Bryan is incredibly intelligent, and I have already learned so much in such a short time with him thus far. He has expressed many times how his experience and years in the field have contributed so much to his knowledge and approach to treatment. The field is constantly changing and growing and to see that in action has been very interesting and rewarding. It has been a nice change of pace, where I am seeing a lot of new techniques and approaches to treating the underlying causes to injury and not just the injury itself. While I do not have as much training or certifications as Bryan does and many not be able to perform all of the same techniques that he can, I will still be able to use so much of this knowledge in my upcoming career.

I have helped a much more diverse group of individuals, varying from high school athletes to older individuals who have fallen and need help strengthening to prevent this from occurring again. With this diverse group of individuals comes a large variety of injuries as well, although Bryan specializes in mostly lower body injuries, he does everything. I have learned so much more about manipulations and mobilizations than I thought possible and have seen a lot of new ways to perform soft tissue work. While I am not able to perform as much hands on activities in the clinic as I am at the school setting, I am learning so many new techniques, I have enjoyed being able to help patients through their rehabilitation and watch as Bryan performs a ton of manual therapy, which I will be able to use in my own practice.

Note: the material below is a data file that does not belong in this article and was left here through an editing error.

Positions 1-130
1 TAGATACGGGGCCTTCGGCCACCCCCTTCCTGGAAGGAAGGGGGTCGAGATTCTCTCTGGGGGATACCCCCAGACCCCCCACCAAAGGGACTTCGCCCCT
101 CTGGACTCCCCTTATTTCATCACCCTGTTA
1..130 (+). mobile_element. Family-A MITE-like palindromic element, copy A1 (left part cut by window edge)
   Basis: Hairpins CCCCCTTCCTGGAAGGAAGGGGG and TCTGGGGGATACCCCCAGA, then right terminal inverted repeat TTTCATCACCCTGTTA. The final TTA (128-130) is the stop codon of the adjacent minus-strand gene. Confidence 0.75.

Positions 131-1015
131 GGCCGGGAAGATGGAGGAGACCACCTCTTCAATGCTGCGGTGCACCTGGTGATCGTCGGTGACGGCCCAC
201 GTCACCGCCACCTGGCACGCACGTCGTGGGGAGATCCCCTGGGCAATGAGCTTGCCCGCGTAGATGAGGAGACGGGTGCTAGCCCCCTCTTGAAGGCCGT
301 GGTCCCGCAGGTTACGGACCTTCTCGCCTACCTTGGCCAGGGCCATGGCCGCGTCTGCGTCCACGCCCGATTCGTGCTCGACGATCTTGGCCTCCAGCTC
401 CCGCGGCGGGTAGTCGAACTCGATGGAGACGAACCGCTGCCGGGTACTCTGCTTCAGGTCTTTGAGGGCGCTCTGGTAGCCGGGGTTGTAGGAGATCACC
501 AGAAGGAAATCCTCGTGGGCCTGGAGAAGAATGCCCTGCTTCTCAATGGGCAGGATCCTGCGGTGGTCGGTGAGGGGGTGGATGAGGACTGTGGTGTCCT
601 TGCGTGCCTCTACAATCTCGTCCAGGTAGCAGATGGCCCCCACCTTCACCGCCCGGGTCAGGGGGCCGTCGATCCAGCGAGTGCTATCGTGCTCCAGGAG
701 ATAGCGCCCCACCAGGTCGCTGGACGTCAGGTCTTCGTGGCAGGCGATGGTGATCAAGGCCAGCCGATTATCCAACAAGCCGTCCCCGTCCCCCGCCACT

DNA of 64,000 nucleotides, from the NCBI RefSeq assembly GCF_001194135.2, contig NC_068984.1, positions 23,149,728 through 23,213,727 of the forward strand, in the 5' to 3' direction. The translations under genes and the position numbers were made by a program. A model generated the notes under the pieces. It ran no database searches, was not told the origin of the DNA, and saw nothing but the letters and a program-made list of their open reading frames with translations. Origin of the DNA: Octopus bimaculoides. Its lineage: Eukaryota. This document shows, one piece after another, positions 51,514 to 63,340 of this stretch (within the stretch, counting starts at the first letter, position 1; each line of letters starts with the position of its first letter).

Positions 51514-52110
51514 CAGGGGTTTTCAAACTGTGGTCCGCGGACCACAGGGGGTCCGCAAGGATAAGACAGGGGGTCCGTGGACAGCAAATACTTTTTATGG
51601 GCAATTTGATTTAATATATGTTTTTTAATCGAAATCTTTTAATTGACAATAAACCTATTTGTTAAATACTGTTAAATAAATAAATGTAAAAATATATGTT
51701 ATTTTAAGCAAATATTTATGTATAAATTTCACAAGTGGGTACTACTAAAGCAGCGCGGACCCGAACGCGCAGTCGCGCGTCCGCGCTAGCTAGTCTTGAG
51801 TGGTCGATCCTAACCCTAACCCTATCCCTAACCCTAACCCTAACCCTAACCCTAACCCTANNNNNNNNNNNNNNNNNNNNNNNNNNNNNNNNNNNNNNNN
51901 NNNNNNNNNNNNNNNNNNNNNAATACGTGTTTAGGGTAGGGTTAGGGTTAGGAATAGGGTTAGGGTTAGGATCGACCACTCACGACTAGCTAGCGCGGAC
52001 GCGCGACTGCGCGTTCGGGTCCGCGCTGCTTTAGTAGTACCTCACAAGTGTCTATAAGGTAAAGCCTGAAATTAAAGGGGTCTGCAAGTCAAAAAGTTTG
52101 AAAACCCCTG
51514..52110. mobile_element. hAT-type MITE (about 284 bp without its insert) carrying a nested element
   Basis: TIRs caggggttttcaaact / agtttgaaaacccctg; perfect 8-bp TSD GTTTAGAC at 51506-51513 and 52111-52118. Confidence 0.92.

Students in the Saint Louis University Athletic Training Program have an immersive field experience in the summer between their two professional years in the program. This blog post details a student's reflection on their experience.

July 03, 2019

SLU AT Students Get Hands-on Experience in Professional Baseball with the Gateway Grizzlies

SLU AT Clinical Site Spotlight - Gateway Grizzlies Baseball Club
By:  Hannah Daily (MAT Class of 2020) and Justin Durham (MAT Class of 2020) 

This summer we have had the opportunity to experience professional baseball with the Gateway Grizzlies and preceptor, Geof Manzo, MS, ATC. The Grizzlies are an independent baseball team in the Frontier League located in Sauget, IL. 

Since day one, everyone within the Grizzlies organization has created a fun and immersive atmosphere on and off the field. Getting to know Geof and the players has been a good insight to the world of athletic training in the professional setting, which is much different from a traditional setting in a high school or university. Every day brings something new and exciting for us as we get to help the athletes feel better and get back out on the field. From new stretching techniques to dynamic warm ups on the field before games, we have already learned a lot from Geof within the first few weeks of our rotation.